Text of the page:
The Volkswagen XL1 Was The Future We Never Got

We know what the future of Volkswagen looks like today—or at least, what the future of cars according to Volkswagen looks like. Many models, diverse in body styles, all riding on one modular platform and powered by electricity. An EV onslaught, the scale of which the world has never seen before. But it wasn’t always this way.

Advertisement

“Clean diesel.” Once, that was the future for VW. After all, diesels sold in huge numbers in places like Europe and Latin America, so why not North America too? Diesel seemed key to the world takeover plans that VW (and its former boss, who died last week) very clearly had.

And to show just how good this fuel could be, VW ran a kind of science experiment. A rare, super limited production, Europe-only science experiment on wheels.

It was called the Volkswagen XL1: a cigar-shaped, two-seater spaceship the size of a tiny sports car and powered by a 1.0-liter diesel hybrid engine. It was the evolution of the 1-Liter Car, a radical idea that had been floating around for about a decade, and finally put into production in 2013 after years of concepts. Only 250 examples were to be made.

The big selling point, so to speak, was the fuel economy. Supposedly it could fetch 260 MPG, which at the time made it feel like it could put oil companies out of business.

Advertisement

That didn’t happen. And even slightly before VW was caught cheating on diesel emissions—a corporate scandal that forced it to reevaluate everything it was doing and pivot hard to EVs—the XL1 felt like it would just stay the science experiment it was. After Dieselgate, its fate was totally sealed.

This does not, however, make it any less fascinating.

I hadn’t thought of the XL1 in a long time. It didn’t even come to mind when Ferdinand Piëch died. Then it became the subject of a Regular Car Reviews test this week. It is not a regular car, to be sure; it’s kind of the opposite of a regular car.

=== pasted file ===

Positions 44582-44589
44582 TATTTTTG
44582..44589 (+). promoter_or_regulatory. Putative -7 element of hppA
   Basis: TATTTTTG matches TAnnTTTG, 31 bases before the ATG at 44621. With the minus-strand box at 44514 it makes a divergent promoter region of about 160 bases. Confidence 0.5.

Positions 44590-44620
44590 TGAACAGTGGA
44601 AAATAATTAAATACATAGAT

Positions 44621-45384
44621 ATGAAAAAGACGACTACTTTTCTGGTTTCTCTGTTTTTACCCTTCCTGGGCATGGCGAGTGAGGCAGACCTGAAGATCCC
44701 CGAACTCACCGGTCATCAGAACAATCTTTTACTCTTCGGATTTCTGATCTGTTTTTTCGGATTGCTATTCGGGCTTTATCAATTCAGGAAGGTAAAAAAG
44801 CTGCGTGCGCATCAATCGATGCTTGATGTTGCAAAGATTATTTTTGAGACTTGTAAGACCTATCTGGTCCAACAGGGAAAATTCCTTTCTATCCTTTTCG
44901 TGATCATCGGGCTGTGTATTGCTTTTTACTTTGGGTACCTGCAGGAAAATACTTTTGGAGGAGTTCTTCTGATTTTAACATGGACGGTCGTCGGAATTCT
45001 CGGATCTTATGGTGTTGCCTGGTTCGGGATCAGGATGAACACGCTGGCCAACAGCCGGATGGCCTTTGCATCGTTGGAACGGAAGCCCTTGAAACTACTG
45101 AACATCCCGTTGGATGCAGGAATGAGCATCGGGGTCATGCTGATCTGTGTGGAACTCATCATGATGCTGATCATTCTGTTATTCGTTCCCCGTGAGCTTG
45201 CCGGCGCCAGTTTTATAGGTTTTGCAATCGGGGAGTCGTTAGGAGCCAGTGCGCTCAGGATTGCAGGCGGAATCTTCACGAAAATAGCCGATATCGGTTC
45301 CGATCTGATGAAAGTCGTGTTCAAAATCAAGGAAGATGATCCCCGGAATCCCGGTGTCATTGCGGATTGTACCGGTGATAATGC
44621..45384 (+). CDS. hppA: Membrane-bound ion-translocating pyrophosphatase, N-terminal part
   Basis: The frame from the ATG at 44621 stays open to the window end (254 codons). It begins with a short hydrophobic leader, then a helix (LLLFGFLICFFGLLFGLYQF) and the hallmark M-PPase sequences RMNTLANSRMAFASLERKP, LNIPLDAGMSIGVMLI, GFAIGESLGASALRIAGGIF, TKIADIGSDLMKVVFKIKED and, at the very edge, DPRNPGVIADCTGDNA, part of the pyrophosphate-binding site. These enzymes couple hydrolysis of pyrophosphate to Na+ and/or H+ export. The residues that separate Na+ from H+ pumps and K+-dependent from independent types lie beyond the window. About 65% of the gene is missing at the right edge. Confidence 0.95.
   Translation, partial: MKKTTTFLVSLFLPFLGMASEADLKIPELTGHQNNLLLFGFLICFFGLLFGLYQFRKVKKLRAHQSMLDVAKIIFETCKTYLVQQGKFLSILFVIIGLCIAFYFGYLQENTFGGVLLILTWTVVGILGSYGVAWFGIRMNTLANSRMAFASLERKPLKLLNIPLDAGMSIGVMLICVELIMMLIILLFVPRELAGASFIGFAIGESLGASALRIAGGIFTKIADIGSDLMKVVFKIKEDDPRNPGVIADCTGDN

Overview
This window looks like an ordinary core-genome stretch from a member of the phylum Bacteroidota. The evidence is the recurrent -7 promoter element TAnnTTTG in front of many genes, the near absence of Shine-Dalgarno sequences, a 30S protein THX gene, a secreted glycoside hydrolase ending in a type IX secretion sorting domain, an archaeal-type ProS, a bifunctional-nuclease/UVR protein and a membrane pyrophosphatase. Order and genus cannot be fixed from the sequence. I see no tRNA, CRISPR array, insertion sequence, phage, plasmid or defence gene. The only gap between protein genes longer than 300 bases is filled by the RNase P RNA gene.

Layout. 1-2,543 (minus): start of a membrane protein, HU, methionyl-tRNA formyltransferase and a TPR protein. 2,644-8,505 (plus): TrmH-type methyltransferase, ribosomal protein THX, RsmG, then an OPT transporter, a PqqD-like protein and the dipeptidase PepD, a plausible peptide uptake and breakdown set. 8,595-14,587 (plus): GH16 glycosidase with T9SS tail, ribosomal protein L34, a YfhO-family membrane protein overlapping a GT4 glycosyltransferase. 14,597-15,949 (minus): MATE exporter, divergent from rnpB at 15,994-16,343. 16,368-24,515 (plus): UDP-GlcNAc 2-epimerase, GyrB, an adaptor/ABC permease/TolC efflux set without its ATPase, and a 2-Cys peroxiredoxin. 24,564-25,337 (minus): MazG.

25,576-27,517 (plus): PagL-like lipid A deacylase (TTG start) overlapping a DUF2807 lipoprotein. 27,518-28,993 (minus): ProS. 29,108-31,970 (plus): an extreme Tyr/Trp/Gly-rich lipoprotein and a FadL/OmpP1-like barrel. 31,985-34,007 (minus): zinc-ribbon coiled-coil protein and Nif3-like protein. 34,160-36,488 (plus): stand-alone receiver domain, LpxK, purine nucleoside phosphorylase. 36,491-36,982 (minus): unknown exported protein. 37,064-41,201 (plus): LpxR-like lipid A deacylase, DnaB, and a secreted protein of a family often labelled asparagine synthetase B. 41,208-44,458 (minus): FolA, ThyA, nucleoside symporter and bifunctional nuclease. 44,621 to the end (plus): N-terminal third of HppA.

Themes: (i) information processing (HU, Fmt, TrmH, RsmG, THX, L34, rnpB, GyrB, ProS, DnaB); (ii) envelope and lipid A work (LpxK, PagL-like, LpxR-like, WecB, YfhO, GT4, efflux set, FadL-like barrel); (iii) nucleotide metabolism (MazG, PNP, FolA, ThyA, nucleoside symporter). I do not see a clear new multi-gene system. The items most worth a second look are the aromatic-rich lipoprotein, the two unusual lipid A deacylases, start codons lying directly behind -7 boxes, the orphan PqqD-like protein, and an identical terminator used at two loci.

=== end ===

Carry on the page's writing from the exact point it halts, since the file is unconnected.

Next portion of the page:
Advertisement

But one such car lives at the Lane Motor Museum in Nashville, which is where The Roman and Mr. Regular got to drive it. And it is worth revisiting even now.

Did you know that it had a curb weight under 1,800 pounds? That it had video cameras instead of side mirrors? That it had a staggered wheel setup for aerodynamics? That its two-cylinder diesel engine sat behind the driver? Or that it sounded like a school bus under hard acceleration?

Advertisement

Some of this I know, because I’ve actually driven it, years ago. (Hilariously it was the first car I ever drove in New York City, where I now live, and I can’t figure out if that set the bar high or low.) It was a bizarre dream machine, something like that looked like a movie prop or a design prototype. As Mr. Regular says, it’s extremely hard to explain to people, especially normal people.

Advertisement

But even a few short years after the XL1 went out of production—that was just in 2016!—it feels like such an anachronism now. A fossil fuel-powered car that gets 260 MPG? Who cares? Long-range EVs are the real future. Full electrification is the way everything is going. Even hybrids kind of feel like a stopgap to that.

Just look at what VW’s own Porsche brand unveiled today. That makes way more sense than the XL1 ever did, and it sure as hell doesn’t take 12 seconds to get to 60 mph.

Advertisement

The XL1 wasn’t a bad car, though. It was very interesting to drive. It was even pretty fun, seeing all the reactions people had to it. But in the end, it was a footnote in the history of automobiles—in no small part because of VW itself.

Maybe it might have been the future, if VW had figured out how to give us real “clean diesel” without cheating. Or if VW had never been caught. I can’t say. But when I think of the decades to come, I’d rather we be entirely emissions-free when it comes to new cars. At least, as much as possible.

Share This Story

About the author

Patrick George

Editor-in-Chief at Jalopnik. 2002 Toyota 4Runner.